Transient Chirality in Chemistry and Biology: Capturing the Structural Evolution of Molecules in Solution

  • Datum: 27.11.2019
  • Uhrzeit: 11:00
  • Vortragender: Malte Oppermann
  • Ecole Polytechnique Fédérale de Lausanne & LACUS, Lausanne, Switzerland
  • Ort: CFEL (Bldg. 99)
  • Raum: Seminar Room IV, O1.111
  • Gastgeber: Andrea Cavalleri / Angel Rubio
Most biological functions and many chemical processes are driven by chiral nanoscale molecular machines in solution, whose structures evolve on multiple time and length scales: from the ultrafast rotations of photo-driven synthetic molecular motors to the global conformational changes of proteins on the microsecond time scale. Yet capturing the associated conformational transitions in real-time continues to be a formidable experimental challenge, as prominent established methods come with their own limitations: solution nuclear magnetic resonance is limited to millisecond real-time resolution, whilst solution X-Ray scattering requires large-scale X-Ray facilities. A promising laboratory-based alternative is circular dichroism (CD), the absorption difference of left- and right-handed circularly polarized light, which is sensitive to the chiral geometrical arrangement of light-absorbing chemical groups within a molecular system. Steady-state CD is already a well-established tool in the far and middle ultraviolet (UV) < 300 nm, where equilibrium structures of proteins, DNA and functional chiral organic complexes are routinely characterized. However, pushing this technique into the time-domain has remained a challenge for over three decades, with only few isolated reports with sub-nanosecond resolution [1]. In this talk, I will present a technological breakthrough with the first time-resolved CD (TRCD) spectrometer that combines highly sensitive broadband UV-detection (250-370 nm) with pulsed laser sources and sub-picosecond time-resolution [2]. With this instrument, it is now possible to extract broadband CD spectra of photo-excited molecular states and follow their transient chirality changes with femtosecond resolution. This is opening a new avenue for capturing solution-phase structural dynamics in chemical and biological systems that I will illustrate with two examples: the coupling of electronic and structural dynamics in a chiral supramolecular metal-complex [3], and the application of a site-specific CD-label to track conformational changes of the peptide backbone [4]. On this basis I will present future developments that will establish TRCD as a complementary method for research in protein dynamics and chiral photochemistry, where the chirality of excited electronic states is the key design feature of chiral organic light-emitting diode materials and unidirectional molecular motors, for example.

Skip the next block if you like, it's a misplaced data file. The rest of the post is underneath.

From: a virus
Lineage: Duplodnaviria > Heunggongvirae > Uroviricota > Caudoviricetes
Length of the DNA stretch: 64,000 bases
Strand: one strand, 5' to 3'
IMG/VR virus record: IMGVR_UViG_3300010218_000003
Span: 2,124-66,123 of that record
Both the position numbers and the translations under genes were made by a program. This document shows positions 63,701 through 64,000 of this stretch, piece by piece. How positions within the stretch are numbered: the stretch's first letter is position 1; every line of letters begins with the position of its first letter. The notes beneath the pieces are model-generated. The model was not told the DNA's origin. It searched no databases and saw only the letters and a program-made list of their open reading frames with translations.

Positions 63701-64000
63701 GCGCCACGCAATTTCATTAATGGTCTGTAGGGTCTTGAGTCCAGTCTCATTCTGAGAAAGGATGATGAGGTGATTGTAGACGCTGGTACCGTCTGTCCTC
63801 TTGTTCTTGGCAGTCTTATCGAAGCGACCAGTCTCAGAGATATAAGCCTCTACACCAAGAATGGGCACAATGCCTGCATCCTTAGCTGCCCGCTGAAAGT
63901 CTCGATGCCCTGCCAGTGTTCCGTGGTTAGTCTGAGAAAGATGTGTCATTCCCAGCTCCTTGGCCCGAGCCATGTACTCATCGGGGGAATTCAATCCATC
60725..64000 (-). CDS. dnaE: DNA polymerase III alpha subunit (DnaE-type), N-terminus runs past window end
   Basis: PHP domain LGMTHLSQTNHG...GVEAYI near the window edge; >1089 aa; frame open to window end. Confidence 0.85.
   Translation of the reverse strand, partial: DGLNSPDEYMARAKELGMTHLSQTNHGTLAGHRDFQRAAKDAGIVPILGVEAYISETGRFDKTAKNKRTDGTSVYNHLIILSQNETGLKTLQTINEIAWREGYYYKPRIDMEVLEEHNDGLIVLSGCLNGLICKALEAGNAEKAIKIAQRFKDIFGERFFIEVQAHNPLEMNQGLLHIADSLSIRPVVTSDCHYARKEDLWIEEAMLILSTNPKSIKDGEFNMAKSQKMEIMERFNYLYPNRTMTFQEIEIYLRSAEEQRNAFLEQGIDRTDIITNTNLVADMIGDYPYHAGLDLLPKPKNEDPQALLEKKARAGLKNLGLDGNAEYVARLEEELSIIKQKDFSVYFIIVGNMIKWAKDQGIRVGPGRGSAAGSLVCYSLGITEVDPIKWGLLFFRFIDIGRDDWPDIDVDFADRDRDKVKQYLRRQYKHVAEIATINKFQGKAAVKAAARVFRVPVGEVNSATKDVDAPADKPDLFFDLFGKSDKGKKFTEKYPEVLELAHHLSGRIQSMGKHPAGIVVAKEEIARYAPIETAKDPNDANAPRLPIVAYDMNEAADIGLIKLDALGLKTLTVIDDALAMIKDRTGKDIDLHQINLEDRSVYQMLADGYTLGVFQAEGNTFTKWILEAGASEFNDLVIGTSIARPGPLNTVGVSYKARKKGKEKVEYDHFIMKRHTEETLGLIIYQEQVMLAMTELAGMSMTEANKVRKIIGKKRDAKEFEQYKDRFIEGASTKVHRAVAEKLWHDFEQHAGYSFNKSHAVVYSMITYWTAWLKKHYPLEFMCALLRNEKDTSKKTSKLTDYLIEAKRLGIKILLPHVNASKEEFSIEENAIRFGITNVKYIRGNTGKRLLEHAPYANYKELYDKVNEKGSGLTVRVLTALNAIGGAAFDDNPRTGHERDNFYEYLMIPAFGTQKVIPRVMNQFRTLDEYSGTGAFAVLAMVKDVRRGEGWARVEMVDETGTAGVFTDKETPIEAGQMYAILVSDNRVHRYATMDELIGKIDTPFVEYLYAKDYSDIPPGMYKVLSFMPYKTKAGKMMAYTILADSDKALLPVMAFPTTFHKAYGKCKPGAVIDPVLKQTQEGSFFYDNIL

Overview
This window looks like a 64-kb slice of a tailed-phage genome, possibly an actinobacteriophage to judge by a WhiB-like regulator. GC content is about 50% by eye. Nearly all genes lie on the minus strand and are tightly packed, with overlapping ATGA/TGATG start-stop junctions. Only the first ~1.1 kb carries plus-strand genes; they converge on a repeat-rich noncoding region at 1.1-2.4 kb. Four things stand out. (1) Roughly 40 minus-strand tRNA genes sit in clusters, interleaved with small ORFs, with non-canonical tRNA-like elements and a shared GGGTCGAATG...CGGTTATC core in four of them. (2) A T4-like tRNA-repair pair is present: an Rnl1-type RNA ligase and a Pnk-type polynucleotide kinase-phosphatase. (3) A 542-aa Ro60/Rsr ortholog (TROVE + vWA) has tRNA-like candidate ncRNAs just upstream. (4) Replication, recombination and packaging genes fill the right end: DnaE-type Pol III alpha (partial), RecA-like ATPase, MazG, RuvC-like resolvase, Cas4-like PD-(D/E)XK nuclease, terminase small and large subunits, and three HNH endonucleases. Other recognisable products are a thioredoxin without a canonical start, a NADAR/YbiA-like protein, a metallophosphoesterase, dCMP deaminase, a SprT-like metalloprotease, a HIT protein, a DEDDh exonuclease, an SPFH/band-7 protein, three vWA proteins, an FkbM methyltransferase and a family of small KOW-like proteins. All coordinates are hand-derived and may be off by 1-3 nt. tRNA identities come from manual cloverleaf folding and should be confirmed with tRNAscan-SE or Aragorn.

[1] J. Meyer-Ilse et al., Laser Photon. Rev. 7, 495 (2013)
[2] M. Oppermann et al., Optica 6, 56 (2019)
[3] J. Lacour et al., Angew. Chem. Int. Ed. 37, 2379 (1998)
[4] M. Oppermann & J. Spekowius et al., J. Phys. Chem. Lett. 10, 2700 (2019)

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